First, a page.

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Thursday, January 22, 2015

Book Review Week 3 "Still Alice"

I read the book Still Alice  by Lisa Genova over the weekend. Actually I read in over 2 nights and could barely put it down. ( 2 nights only if you count reading until 4:30 a.m. as night time reading)  The book captured me from the beginning page and didn't let up until it was over.  Truth be told, I'm not sure it has released me from its grip yet because I am still thinking about it daily.



Dr Alice Howland enjoys a life that many of us would envy.  She is a brilliant Harvard Linguistics Professor.  Her life consists of teaching, speaking engagements, world-wide conferences, homes in Cambridge and the shore, and her family (Equally brilliant husband, attorney daughter, M.D. son, and youngest want- to- be actress daughter). She is enjoying being fifty and fit, until running her usual route one day, she becomes disoriented and has no idea how to get home.

This is the first she sees in a recurring pattern of forgetfulness of names, words, and ideas.  It forces her to seek medical attention, since she is fifty and thinks this is most likely associated with menopause. After a series of appointments and tests, she finds her thinking was incorrect when she is diagnosed with Early Onset Alzheimers.

The book then begins to travel the path of both Alice's and her family's struggles with the disease.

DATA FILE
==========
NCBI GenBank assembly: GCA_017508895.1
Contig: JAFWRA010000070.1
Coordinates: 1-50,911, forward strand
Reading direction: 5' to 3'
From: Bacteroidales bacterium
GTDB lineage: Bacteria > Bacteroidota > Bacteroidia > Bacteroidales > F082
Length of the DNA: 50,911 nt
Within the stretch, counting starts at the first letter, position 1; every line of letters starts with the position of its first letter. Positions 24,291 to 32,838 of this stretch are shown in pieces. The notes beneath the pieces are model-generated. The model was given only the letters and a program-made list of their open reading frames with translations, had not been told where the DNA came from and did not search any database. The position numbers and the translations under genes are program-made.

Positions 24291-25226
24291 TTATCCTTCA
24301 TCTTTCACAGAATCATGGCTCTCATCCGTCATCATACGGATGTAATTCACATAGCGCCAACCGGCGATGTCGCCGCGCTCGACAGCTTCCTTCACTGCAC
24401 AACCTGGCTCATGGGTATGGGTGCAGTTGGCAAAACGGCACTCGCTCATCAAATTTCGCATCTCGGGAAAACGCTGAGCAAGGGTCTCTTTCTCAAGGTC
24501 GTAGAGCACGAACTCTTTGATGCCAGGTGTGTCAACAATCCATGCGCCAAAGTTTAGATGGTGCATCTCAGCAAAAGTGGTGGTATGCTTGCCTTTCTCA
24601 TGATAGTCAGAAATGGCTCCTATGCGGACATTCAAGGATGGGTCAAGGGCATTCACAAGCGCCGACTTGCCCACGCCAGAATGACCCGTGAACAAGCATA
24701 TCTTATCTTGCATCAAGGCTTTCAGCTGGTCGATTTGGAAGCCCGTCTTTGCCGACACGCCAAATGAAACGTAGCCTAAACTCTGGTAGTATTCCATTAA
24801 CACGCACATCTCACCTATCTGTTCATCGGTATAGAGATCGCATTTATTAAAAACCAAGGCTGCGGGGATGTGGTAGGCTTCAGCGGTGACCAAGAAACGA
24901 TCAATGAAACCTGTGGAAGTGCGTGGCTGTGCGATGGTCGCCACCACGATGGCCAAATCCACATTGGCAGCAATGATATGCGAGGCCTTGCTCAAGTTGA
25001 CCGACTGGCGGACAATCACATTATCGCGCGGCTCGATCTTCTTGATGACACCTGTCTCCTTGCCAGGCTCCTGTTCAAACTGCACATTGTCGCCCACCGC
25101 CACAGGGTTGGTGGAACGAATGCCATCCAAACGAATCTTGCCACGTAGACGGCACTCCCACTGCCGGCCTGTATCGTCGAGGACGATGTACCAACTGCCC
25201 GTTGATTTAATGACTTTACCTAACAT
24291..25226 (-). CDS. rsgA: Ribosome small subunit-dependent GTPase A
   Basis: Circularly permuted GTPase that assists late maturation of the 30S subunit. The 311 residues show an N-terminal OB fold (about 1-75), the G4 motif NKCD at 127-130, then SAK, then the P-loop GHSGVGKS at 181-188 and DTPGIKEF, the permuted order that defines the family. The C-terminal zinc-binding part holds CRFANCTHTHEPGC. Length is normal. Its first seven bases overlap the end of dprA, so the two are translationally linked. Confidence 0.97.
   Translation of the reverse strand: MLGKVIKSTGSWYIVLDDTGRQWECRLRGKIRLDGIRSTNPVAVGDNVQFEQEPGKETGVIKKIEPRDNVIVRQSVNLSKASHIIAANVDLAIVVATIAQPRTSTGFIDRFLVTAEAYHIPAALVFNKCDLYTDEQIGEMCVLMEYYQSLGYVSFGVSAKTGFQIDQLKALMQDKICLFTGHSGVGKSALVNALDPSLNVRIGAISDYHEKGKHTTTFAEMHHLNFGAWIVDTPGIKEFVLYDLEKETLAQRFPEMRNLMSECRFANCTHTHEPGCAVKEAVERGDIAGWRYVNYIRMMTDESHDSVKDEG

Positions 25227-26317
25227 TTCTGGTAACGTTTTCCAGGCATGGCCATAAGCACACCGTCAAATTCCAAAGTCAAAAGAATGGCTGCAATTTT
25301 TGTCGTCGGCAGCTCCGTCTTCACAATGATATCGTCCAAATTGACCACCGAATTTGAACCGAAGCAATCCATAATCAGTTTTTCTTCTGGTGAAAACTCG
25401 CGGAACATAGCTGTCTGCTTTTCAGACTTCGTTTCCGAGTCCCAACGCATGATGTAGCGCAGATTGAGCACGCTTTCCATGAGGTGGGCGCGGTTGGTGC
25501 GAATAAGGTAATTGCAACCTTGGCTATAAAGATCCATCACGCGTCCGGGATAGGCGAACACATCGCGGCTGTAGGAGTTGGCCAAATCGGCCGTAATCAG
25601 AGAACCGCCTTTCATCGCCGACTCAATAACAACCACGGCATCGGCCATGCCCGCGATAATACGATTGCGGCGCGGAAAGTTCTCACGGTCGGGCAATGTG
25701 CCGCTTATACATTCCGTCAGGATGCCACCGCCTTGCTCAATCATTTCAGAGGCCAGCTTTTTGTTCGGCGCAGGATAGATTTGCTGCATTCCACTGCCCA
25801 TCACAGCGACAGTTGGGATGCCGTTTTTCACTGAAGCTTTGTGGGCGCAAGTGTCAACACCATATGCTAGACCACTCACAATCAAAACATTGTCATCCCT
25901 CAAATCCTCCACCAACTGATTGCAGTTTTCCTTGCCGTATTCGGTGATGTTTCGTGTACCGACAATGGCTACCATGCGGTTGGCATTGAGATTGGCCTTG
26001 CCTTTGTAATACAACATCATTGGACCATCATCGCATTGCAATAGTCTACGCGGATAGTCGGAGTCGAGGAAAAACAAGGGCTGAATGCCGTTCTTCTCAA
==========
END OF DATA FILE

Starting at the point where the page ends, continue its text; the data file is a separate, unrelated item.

It impacts each of them differently and the family dynamics are forever changed.

It is interesting to see how a very intelligent woman develops coping skills as she struggles first to delay the progress of the disease and secondly to maintain control over her life as it becomes harder and harder to do.

Since Alzheimers impacts so many families I really do think this is well worth reading, just to see how a patient feels and the emotionally charged battle daily living becomes. Other than reading it for the Alzheimers insight it is just a dang fine book.  Well written and descriptive, it never gets bogged down with excess details.  (Ever counted Pat Conroy's adjectives when describing a river?)*

If you have time to spare pick it up, but don't blame me if you are still reading in the wee hours of the morning.


* I think Pat Conroy is a fantastic writer, especially The Great Santini.)

3 comments:

  1. We read this book in our book club, but I chose not to read it. We were dealing with both my mother-in-law and my father who had Alzheimers and I just couldn't deal with any more on the subject at the time. However, everyone I've talked to has said that it is a good book but has difficult subject matter.

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  2. At times it was painful to read, but I know so many people who are directly impacted by this that I thought it would be a good thing for me to read. Now though, I am panicky when I can't remember a word or name.

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    1. I have a friend who had a similar reaction to you. Now she think that she might be getting Alzheimers. Half as a joke, but half seriously.

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